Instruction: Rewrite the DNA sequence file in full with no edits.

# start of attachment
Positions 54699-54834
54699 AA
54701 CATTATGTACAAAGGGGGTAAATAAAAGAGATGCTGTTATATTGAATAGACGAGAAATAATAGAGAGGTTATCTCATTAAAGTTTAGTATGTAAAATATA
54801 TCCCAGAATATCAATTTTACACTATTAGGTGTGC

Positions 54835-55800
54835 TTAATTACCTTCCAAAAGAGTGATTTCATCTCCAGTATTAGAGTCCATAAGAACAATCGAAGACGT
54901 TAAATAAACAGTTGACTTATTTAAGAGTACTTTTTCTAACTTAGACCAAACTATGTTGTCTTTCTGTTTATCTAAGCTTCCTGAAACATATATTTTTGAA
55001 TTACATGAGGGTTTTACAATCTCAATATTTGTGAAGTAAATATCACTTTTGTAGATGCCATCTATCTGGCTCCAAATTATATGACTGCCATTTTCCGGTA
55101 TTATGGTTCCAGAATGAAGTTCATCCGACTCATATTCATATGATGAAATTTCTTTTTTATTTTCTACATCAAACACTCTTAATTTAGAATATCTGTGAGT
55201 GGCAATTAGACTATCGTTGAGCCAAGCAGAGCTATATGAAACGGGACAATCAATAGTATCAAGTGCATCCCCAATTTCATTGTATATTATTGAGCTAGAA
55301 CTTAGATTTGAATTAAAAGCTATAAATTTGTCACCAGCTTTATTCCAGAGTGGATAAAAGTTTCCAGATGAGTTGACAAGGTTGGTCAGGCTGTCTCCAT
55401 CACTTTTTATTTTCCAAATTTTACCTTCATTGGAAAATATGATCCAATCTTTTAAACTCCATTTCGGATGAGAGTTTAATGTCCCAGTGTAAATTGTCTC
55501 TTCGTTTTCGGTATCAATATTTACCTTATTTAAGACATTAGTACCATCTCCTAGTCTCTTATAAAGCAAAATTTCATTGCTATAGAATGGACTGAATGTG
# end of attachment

Positions 54699-54834
54699 AA
54701 CATTATGTACAAAGGGGGTAAATAAAAGAGATGCTGTTATATTGAATAGACGAGAAATAATAGAGAGGTTATCTCATTAAAGTTTAGTATGTAAAATATA
54801 TCCCAGAATATCAATTTTACACTATTAGGTGTGC

Positions 54835-55800
54835 TTAATTACCTTCCAAAAGAGTGATTTCATCTCCAGTATTAGAGTCCATAAGAACAATCGAAGACGT
54901 TAAATAAACAGTTGACTTATTTAAGAGTACTTTTTCTAACTTAGACCAAACTATGTTGTCTTTCTGTTTATCTAAGCTTCCTGAAACATATATTTTTGAA
55001 TTACATGAGGGTTTTACAATCTCAATATTTGTGAAGTAAATATCACTTTTGTAGATGCCATCTATCTGGCTCCAAATTATATGACTGCCATTTTCCGGTA
55101 TTATGGTTCCAGAATGAAGTTCATCCGACTCATATTCATATGATGAAATTTCTTTTTTATTTTCTACATCAAACACTCTTAATTTAGAATATCTGTGAGT
55201 GGCAATTAGACTATCGTTGAGCCAAGCAGAGCTATATGAAACGGGACAATCAATAGTATCAAGTGCATCCCCAATTTCATTGTATATTATTGAGCTAGAA
55301 CTTAGATTTGAATTAAAAGCTATAAATTTGTCACCAGCTTTATTCCAGAGTGGATAAAAGTTTCCAGATGAGTTGACAAGGTTGGTCAGGCTGTCTCCAT
55401 CACTTTTTATTTTCCAAATTTTACCTTCATTGGAAAATATGATCCAATCTTTTAAACTCCATTTCGGATGAGAGTTTAATGTCCCAGTGTAAATTGTCTC
55501 TTCGTTTTCGGTATCAATATTTACCTTATTTAAGACATTAGTACCATCTCCTAGTCTCTTATAAAGCAAAATTTCATTGCTATAGAATGGACTGAATGTG